Taliban claims deadly attack on Afghan security forces

Taliban claims deadly attack on Afghan security forces


An Afghan policeman stands as unseen volunteers carry an injured on a stretcher to a hospital, following an attack that targeted a parliamentary election rally in the Kama district of the eastern province of Nangarhar, in Jalalabad, Oct. 2, 2018.



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KABUL, Afghanistan -- An Afghan official says a Taliban assault in northern Jawzjan province has killed 12 members of the security forces and wounded another 10. Gen. Faqir Mohammad Jawzjani, provincial police chief in Jawzjan, told The Associated Press on Tuesday that the attack took place in Qush Typa district late on Monday.


Jawzjani says the assault was a failed attempt to capture the district. He says 30 Taliban were killed and 19 wounded.


Taliban spokesman Zabihullah Mujahid says the insurgents are claiming responsibility for the attack. He, however, claimed a higher number of casualties among the Afghan police. The Taliban often exaggerate their claims.


Also on Monday, the Taliban attacked a district in southern Ghazni province, killing three members of the security forces. Police Chief Farid Mashal says five were wounded.

The Taliban have seized a number of districts across the country in recent years and regularly attack security forces. The latest assault comes just two weeks before Afghanistan holds parliamentary elections.


On Sunday, the U.N. mission in Afghanistan said civilian deaths from suicide bombings rose 46 percent in the first nine months of this year from the same period last year and that deaths from roadside bombs were up 21 percent. It says more than 1,000 people were killed and more than 2,500 have been wounded this year in both kinds of attacks, including scores of women and children.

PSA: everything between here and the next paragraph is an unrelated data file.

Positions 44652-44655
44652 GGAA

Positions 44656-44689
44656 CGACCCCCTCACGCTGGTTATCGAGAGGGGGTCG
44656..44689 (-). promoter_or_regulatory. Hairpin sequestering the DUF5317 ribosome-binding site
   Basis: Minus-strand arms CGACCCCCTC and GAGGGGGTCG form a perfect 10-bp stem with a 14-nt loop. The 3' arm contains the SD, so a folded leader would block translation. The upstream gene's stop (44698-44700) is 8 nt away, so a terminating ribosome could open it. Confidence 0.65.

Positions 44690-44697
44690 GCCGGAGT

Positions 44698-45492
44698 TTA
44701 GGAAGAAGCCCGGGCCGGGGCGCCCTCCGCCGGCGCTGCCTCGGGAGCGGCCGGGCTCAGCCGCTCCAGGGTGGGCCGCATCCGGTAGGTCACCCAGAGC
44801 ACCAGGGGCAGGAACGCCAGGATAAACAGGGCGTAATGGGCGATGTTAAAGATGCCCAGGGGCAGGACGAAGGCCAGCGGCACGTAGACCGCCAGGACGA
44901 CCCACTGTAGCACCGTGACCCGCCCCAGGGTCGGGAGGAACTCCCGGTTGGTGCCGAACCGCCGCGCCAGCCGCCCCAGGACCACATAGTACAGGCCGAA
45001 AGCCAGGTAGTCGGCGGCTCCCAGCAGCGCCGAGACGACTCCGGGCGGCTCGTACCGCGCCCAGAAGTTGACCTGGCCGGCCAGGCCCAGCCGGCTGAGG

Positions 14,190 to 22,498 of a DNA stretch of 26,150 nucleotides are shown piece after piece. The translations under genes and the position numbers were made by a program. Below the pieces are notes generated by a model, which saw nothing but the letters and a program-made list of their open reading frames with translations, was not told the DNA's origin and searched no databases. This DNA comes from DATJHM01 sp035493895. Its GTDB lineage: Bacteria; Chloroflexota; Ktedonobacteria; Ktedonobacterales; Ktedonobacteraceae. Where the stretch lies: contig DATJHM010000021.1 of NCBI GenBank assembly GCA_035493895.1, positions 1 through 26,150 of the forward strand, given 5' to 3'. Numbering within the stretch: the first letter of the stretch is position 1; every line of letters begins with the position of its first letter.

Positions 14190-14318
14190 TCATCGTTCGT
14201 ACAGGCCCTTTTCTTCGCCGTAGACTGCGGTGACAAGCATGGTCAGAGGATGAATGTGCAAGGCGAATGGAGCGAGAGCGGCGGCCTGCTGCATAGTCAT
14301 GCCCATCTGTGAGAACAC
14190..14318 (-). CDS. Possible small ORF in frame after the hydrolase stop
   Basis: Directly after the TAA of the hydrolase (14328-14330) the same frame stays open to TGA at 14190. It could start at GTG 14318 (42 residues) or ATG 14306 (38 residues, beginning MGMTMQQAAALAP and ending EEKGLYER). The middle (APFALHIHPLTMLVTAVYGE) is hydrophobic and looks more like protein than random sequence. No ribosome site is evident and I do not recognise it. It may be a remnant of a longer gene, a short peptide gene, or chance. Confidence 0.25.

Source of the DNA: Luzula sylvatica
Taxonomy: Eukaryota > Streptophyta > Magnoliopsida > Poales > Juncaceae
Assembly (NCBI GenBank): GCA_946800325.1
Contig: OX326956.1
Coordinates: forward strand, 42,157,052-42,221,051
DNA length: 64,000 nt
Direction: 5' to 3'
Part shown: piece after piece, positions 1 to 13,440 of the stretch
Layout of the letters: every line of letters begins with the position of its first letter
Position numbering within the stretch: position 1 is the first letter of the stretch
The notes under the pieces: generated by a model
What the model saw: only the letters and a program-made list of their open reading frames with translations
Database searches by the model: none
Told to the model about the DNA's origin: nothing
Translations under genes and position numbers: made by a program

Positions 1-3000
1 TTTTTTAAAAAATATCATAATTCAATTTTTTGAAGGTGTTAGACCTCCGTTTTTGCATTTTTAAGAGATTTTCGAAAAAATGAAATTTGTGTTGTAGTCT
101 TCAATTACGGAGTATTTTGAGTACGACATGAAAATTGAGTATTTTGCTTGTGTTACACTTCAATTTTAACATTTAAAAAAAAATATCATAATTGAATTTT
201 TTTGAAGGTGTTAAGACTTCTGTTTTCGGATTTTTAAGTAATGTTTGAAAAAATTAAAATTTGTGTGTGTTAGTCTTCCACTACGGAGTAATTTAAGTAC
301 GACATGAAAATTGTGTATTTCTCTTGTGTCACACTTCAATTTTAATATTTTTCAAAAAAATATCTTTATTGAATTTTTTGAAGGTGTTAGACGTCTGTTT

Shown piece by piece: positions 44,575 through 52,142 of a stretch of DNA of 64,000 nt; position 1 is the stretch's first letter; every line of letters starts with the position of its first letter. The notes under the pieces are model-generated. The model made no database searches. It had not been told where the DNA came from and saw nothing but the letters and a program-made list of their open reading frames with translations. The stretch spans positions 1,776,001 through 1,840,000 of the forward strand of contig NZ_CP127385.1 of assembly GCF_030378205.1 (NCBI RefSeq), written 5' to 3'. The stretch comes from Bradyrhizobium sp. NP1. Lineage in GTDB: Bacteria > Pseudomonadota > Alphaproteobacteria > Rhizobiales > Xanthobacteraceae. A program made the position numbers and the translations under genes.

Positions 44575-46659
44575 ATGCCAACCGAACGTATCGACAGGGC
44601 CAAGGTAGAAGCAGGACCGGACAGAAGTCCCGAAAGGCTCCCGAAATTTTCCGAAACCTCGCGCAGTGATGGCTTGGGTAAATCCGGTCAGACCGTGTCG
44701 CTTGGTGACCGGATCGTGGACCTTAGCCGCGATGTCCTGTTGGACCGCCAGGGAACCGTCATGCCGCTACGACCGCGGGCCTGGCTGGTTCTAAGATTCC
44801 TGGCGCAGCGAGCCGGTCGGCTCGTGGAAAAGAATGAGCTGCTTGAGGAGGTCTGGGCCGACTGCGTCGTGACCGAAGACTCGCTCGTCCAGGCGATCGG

It said suicide bombings caused more civilian deaths than any other form of violence, including ground battles between troops and insurgents. 

"Deliberately targeting civilians is a war crime and cannot be tolerated," said Tadamichi Yamamoto, the U.N. envoy for Afghanistan. "The unpredictable nature of these types of attacks has caused Afghans unbearable suffering and forced them to live in fear of the next explosion, severely curtailing their ability to carry out normal lives." 



The U.N. also documented a dramatic increase in attacks deliberately targeting civilians. While the Taliban mainly attack security forces and government officials, an Islamic State affiliate has launched a relentless wave of bombings targeting Afghanistan's Shiite minority.


The U.N. said that in the first nine months of this year it has documented more casualties from attacks on Shiites than in the whole of 2017.



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